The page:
While these characteristics undoubtedly gave the character substance, they also gave her something much more important — room to grow. And that growth was wonderful to watch over the years.
Elena was always put on a pedestal, but Caroline was a constant work in progress, which leaned in her favor as it allowed her to flourish and surpass her story arc.
On the road to becoming your best-self, hardships are unavoidable, and Caroline went through her fair share.
Her eventual complexity, good nature, and thoughtfulness made her a far better lead than Elena. Upon Nina Dobrev’s departure, she (along with Bonnie, who also deserved better) carried the series.
Since Caroline’s self-esteem was effectively shot, she became the perfect target for any man who would give her even a smidge of attention.
Damon Salvatore was the first to prey on and manipulate Caroline for selfish reasons.
And it didn’t stop at Damon. In those early seasons, Caroline dated nearly every single man in Mystic Falls — Tyler, Matt, Klaus, Stefan, and Alaric, along with supporting characters like Liam and Jesse.
While the relationships usually progressed naturally, it was obvious that Caroline was trying to find herself and fill a void.
That strength was always within her; she needed help finding it.
Caroline was “revamped” — pun intended — when she turned into a vampire. Again, she was the victim of someone else’s selfish games, but it was a turning point for her and, quite honestly, the best thing that could have happened to her character.
Her transition wasn’t wasted or used simply for plot development as she found both physical and mental strength while gaining a new outlook on life.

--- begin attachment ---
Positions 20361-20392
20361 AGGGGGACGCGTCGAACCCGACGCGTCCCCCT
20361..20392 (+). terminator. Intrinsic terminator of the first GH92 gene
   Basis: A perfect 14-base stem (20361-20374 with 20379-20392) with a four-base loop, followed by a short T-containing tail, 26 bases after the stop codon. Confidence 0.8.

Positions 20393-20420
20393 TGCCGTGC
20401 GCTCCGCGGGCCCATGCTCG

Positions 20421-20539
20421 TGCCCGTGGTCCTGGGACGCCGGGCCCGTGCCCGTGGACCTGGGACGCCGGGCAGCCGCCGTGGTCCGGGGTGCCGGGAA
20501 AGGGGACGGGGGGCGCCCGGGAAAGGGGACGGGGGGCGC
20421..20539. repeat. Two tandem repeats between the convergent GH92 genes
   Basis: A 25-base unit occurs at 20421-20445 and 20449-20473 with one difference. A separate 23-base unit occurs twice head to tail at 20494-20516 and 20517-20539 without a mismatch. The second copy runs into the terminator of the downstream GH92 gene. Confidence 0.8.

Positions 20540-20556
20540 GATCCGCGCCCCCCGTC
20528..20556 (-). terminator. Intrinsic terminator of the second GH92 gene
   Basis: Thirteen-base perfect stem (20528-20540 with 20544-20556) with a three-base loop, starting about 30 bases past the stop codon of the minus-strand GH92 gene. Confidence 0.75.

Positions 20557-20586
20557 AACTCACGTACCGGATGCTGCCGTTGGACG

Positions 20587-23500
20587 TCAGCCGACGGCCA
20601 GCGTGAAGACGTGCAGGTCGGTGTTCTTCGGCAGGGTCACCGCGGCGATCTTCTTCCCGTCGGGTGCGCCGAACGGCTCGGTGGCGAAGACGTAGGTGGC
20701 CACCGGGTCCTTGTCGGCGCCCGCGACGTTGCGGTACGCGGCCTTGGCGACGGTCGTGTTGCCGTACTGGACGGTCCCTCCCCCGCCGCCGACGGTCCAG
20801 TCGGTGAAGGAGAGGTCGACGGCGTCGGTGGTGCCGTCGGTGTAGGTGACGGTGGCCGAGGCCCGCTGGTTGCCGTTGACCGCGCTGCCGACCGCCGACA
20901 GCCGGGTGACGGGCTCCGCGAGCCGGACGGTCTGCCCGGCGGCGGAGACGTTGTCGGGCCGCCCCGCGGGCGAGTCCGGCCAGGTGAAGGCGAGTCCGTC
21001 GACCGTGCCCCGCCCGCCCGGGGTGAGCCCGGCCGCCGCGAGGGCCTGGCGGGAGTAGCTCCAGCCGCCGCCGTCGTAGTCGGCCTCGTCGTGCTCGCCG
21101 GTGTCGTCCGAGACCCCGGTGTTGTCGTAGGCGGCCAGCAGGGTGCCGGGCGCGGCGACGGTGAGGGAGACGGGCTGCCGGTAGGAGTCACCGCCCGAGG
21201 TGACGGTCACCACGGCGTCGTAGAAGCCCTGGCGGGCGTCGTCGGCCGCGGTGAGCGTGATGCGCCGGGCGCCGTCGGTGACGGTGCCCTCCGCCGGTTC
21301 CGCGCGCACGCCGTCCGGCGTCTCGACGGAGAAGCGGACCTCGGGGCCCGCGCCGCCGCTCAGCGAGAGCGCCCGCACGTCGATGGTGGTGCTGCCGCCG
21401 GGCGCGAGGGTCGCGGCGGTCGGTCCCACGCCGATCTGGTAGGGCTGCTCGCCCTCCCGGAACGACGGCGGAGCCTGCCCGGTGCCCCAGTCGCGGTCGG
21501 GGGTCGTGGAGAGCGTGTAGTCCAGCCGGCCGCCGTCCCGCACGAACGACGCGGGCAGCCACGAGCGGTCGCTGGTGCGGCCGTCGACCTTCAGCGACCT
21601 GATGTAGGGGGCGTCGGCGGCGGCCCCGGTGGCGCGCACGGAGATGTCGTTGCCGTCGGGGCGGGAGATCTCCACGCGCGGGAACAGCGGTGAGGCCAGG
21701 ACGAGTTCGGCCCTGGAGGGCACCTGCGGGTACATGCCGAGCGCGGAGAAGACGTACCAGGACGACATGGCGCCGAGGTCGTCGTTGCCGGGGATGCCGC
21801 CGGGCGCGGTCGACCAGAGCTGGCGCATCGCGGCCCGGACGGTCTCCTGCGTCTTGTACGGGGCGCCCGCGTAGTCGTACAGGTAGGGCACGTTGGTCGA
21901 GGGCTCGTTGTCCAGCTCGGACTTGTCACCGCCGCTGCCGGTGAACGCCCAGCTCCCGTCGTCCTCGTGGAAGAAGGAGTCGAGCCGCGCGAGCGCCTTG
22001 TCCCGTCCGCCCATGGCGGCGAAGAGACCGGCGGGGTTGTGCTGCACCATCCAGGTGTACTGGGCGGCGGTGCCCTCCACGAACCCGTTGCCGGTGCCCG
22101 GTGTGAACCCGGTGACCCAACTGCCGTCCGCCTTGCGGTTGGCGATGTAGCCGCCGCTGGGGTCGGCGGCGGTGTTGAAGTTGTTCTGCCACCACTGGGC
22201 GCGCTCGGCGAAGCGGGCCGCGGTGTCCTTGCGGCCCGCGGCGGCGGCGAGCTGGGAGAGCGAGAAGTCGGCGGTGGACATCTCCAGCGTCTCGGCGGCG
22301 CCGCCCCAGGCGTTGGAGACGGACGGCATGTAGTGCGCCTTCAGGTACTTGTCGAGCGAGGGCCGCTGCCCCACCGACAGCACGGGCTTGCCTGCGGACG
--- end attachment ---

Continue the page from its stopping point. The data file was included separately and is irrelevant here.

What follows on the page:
Since The Mandalorian picked up steam in 2019, Baby Yoda has been all the rage. Some might even say that the force is strong with this little green one.
Fans have been waiting for Baby Yoda merch since the premiere, but since the alien, known as The Child, who bears a striking resemblance to a young Yoda thus earning him the name, was such a huge secret, merch hasn’t been available until now!
We may be in quarantine, but at least you can re-watch the series in your Mandalorian swag!
Or, if you have a big fan in your life, you can buy them something from this list to cheer them up!
Check it out below… and if you can’t wait for season 2, here’s everything we already know about the upcoming season!
Disclosure: We may get a commission from retail offers.
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Okay, so Baby Yoda might not be on the bedding per se, but if you’re a fan or have a child that is, how can you resist this spread? Let the force be with you day, night, and when you take a nappie. Get the bedding now!
Take Baby Yoda wherever you go with this slick backpack that’s ready for any adventure! Grab the backpack now!
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These Lego Brickheadz give you Baby Yoda and The Mandalorian. You’ll be able to create an authentic display complete with signature weapons! Get your Brickheadz now!
Okay, so this one isn’t for kids, but hear us out — Baby Yoda is technically 50, so a whiskey glass dooooes sort of make sense. Buy it now
Hasbro has several different Baby Yoda figurines with various poses including reaching (for the radio controls), eating a frog, sipping his tea, and more. The release date is May 25! Find out how to purchase
There’s nothing more enjoyable during quarantine than doing a jigsaw puzzle with a Baby Yoda smiling back at you. Grab your puzzle now
This T-shirt isn’t joking, you’ve got precious cargo in your pocket… it’s Baby Yoda! Grab the tee now
Virgin River season 2 ended on a jaw-dropping cliffhanger. For a quiet, scenic town, there’s sure a lot of danger lurking in those woods.
If you’ve watched the season finale, then you know that Jack’s life is hanging in the balance.